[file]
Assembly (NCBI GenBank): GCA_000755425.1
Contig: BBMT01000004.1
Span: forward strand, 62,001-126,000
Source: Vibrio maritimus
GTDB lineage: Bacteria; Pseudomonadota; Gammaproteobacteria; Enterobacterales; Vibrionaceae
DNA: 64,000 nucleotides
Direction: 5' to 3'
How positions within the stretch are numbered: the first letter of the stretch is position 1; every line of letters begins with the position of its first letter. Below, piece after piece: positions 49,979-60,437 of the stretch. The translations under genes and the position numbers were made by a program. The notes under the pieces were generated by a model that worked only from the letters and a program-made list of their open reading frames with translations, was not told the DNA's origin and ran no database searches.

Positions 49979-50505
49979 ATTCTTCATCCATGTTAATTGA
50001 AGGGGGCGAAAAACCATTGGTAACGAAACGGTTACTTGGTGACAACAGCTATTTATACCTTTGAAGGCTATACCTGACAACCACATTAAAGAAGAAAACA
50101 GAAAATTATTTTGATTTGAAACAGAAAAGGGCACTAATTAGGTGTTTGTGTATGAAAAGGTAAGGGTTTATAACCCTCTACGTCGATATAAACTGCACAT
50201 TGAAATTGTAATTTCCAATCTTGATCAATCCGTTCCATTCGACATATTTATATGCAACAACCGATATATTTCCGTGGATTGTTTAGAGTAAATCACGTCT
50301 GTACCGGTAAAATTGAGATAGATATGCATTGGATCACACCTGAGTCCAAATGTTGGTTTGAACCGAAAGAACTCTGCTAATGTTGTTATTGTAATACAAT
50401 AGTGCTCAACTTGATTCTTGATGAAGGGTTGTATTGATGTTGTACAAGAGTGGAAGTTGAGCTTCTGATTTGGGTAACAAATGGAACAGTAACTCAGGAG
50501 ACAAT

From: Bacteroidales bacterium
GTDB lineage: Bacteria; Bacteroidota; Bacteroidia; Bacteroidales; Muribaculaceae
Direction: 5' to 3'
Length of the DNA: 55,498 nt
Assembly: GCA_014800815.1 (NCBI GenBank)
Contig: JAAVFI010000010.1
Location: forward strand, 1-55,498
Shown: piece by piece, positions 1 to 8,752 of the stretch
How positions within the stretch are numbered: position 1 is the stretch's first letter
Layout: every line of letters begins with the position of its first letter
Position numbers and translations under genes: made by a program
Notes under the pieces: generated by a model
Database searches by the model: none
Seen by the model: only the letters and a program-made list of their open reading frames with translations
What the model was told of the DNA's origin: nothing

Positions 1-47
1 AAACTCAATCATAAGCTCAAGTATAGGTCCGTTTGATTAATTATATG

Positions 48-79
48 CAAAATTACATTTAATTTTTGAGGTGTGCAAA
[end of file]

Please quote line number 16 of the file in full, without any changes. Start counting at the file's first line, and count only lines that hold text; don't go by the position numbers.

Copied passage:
50501 ACAAT